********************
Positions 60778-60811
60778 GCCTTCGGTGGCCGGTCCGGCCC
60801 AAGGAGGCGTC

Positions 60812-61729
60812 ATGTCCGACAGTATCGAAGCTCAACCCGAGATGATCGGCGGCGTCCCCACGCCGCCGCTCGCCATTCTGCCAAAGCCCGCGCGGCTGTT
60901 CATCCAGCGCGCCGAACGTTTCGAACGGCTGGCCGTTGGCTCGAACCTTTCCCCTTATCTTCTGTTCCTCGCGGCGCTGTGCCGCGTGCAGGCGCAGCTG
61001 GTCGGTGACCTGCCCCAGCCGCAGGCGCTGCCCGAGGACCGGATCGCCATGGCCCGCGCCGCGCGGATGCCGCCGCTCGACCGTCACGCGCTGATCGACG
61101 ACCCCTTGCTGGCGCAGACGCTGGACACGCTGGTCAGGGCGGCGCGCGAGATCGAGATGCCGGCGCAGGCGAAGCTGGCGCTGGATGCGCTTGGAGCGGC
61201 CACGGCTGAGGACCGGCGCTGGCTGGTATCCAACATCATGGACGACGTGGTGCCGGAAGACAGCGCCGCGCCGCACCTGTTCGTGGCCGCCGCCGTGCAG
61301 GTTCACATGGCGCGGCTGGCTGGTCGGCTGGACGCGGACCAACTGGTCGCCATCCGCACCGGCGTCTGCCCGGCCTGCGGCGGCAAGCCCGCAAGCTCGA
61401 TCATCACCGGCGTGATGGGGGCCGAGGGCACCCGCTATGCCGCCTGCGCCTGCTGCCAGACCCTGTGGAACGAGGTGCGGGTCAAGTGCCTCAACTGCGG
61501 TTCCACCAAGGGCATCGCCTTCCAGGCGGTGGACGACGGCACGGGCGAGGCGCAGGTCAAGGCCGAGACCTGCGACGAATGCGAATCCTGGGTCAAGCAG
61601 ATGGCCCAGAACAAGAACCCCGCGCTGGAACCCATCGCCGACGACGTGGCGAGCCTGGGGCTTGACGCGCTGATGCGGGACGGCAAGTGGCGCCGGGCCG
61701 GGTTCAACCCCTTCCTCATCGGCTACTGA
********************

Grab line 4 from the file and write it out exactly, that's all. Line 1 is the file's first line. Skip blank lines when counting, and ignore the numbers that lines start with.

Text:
Positions 60812-61729